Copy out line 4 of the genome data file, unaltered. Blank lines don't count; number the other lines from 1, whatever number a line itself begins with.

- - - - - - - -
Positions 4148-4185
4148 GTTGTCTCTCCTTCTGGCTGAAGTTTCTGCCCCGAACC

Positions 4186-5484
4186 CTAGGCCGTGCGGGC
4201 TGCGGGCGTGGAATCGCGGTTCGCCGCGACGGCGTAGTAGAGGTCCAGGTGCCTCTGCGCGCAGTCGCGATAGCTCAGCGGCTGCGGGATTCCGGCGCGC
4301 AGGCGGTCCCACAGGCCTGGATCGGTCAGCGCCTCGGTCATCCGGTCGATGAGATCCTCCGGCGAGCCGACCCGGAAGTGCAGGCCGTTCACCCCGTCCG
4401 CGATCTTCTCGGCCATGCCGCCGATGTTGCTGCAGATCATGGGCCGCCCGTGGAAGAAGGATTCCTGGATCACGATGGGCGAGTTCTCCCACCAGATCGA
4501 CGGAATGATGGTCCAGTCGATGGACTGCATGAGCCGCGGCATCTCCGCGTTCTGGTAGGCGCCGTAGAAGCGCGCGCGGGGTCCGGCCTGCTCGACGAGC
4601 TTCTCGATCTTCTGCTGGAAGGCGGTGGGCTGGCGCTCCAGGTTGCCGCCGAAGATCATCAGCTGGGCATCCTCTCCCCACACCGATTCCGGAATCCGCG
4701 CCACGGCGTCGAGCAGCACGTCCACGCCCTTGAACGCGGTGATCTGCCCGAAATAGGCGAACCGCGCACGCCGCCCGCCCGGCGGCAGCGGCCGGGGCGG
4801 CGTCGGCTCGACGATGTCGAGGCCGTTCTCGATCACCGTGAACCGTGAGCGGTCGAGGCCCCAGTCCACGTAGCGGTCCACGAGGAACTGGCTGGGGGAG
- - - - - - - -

4186 CTAGGCCGTGCGGGC